Friday, July 10, 2009

Learning by Creating

Responding to Bud Hunt, who writes, "that writing, or at least composition, remains about the closest thing to learning in a bottle that I’ve found so far." Shared as part of the document here.

Well, widely construed. 'Composition', certainly, or 'creativity' more generally.

- in the process of preparing for presentations, which includes the preparation of diagrams and/or photos, and the authoring of slides, I learn a huge amount.

- the practice of taking photographs regularly has taught be a great deal not just about photography but also about flowers, trees, bugs and birds

- creating videos (especially., eg. my Bogota video, which involved a lot of production) help me find themes and generalizations in my experiences

- writing software has been enormously educational to me, with lessons in everything from nomenclature and logic to data structures, communication and interaction, and conceptualization, all in addition to learning how to program.

- writing OLDaily, which is a series of short posts, has taught me not only how to write concisely, but also to be more observant, to establish a rigorous and regular research practice, and to communicate with a wider community

- carpentry - for example, the building of a set of shelves and window-box, in addition to finishing a room, taught me how to use power tools, about materials (strengths and properties), about design and decoration, and about furniture building.

- gardening has taught be about plants and insects (and especially how to control lily beetles organically), about soil and weather and botany, about landscaping, and also about process and patience

This is my learning. I know that others learn through creativity in their own right.

Many people, for example, learn through working on mechanics and machines. 'Zen and the Art of Motorcycle Maintenance' captures the way the physical practice of manipulating metal and rubber contains wider life lessons.

I think that, in general, creativity in its various forms - writing, film-making, etc. - is a much more powerful form of learning than any sort of passive receptivity or information transfer. Learning, as you say, in a bottle.


  1. "I hear and I forget. I see and I remember. I do and I understand." -- Confucius

  2. Very interesting points Stephen. I agree with all your points and I love things like programming, gardening, drawing and writing.
    However I have been thinking about the vast amounts of money that are being spent on advertising which leads me to suspect that our brains not only retain a huge amount of information from television but also at on it. If we didn't why would they spend the money? So is this learning or programming? And how would teachers distinguish between the two or more fundamentally decide which was right?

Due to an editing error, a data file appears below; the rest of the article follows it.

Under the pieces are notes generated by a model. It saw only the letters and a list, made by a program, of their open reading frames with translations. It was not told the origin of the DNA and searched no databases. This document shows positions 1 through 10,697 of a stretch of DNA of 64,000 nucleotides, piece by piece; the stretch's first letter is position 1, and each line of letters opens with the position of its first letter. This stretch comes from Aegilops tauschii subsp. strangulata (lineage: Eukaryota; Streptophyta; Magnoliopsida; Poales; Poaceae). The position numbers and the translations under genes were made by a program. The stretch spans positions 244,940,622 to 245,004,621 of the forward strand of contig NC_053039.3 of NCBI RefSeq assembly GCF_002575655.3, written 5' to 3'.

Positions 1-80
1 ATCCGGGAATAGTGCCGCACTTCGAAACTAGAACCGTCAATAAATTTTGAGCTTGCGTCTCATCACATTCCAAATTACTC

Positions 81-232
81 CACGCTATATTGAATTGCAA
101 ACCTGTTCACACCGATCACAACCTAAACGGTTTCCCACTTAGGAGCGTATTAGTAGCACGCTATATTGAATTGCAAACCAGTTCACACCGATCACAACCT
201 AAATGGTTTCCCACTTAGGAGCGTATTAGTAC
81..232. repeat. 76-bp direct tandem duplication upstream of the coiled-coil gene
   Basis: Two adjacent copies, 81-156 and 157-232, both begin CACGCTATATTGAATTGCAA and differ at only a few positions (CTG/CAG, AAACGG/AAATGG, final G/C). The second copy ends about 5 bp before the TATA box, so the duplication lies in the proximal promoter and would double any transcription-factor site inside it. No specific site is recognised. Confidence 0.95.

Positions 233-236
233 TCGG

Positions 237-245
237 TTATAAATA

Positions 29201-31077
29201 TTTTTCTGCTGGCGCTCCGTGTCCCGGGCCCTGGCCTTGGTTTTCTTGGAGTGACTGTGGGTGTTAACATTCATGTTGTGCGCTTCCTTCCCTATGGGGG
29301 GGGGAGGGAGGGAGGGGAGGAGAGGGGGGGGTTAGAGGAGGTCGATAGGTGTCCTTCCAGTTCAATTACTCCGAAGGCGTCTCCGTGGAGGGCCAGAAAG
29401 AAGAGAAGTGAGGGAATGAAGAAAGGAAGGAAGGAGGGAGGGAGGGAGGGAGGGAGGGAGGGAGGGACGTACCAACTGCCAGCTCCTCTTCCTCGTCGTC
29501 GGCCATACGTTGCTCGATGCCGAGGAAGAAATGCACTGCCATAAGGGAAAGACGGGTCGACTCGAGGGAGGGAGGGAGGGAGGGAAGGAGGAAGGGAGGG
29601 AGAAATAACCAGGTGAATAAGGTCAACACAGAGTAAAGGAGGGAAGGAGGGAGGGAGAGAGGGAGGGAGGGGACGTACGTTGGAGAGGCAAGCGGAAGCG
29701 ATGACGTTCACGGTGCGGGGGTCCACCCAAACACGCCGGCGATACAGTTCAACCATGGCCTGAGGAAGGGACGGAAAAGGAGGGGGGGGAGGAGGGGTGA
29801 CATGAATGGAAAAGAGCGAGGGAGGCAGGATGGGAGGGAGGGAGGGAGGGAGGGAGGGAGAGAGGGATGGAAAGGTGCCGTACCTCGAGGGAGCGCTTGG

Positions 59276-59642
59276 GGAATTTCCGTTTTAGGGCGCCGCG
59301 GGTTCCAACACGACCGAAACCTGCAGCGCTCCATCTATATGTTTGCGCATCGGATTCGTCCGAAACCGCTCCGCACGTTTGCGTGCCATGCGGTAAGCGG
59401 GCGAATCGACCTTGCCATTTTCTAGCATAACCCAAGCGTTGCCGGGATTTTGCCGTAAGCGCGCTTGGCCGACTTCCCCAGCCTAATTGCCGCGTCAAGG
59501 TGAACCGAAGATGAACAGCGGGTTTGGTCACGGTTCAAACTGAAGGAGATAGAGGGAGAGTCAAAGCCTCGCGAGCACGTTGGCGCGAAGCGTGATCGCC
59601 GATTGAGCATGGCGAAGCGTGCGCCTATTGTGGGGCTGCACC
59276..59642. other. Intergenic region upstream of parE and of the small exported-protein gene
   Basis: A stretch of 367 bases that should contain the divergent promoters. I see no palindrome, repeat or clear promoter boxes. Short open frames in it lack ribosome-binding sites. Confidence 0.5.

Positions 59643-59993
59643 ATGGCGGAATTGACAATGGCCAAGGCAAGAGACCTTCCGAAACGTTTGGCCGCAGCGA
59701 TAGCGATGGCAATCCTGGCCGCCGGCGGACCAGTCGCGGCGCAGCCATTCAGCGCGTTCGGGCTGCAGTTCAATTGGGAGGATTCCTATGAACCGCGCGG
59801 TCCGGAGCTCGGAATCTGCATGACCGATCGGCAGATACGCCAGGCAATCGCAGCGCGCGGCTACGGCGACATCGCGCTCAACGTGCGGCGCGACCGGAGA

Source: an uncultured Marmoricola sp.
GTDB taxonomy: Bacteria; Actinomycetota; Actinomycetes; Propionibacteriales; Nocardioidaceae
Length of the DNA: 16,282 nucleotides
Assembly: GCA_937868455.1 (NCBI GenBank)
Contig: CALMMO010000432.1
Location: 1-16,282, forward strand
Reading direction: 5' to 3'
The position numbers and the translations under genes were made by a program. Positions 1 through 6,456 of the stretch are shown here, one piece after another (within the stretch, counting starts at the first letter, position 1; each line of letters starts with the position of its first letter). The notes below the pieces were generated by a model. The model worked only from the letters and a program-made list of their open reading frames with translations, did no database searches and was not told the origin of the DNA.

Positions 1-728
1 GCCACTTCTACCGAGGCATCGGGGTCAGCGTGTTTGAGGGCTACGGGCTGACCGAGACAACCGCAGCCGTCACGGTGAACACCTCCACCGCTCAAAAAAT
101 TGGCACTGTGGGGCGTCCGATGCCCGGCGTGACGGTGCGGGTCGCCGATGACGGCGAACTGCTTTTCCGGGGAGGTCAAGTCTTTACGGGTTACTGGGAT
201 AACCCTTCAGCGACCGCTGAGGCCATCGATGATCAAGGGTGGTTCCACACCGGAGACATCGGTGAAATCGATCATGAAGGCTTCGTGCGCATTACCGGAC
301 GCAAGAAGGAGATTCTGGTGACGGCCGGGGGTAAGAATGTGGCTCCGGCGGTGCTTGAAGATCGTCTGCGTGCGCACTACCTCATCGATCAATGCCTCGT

3. Well, as I've said before, pumping propaganda into people's brains isn't hard. We do it all the time.

    But is that learning? Is the mere acquisition of rote behaviour actually learning? Is mere indoctrination actually learning? Is mere imprinting learning?

  4. > And how would teachers distinguish between the two or more fundamentally decide which was right?

    'programming' is what other people do to you.

    'learning' is what you do for yourself.

  5. 'Is the mere acquisition of rote behaviour actually learning? Is mere indoctrination actually learning? Is mere imprinting learning?'

    Agree. It is not the kind of learning we need exclusively at school any longer.

    Stephen, can you provide a link to your (writing about) photography?

  6. Sure. Here are my photos:

  7. Of course, what a good teacher is supposed to do is to accelerate or induce learning in students at faster pace and with better understanding than the students could accomplish on their own. Good teachers are capable of doing this because they are supposed to be experts in the field they are teaching and understand the material better and at a deeper level than the novice students who tend to focus the surface details of the material.

  8. Thanks Stephen but I wondered if you had done any writing about (your) photography? :O)

  9. > Good teachers are supposed be be experts, students are novice

    Are students not experts in themselves?

    Of course, what a good student is supposed to do is accelerate or induce learning in themself at a faster pace and with beeter understanding than the teacher could accomplish on thier own. Good students are capable of doing this because they are experts in their own learning than the teacher who tends to focus on their own conceptualisation


  10. Good teahers and good students are all experts. We are now in a age of "Co-learns" -- teacher is the co-learner of the students.


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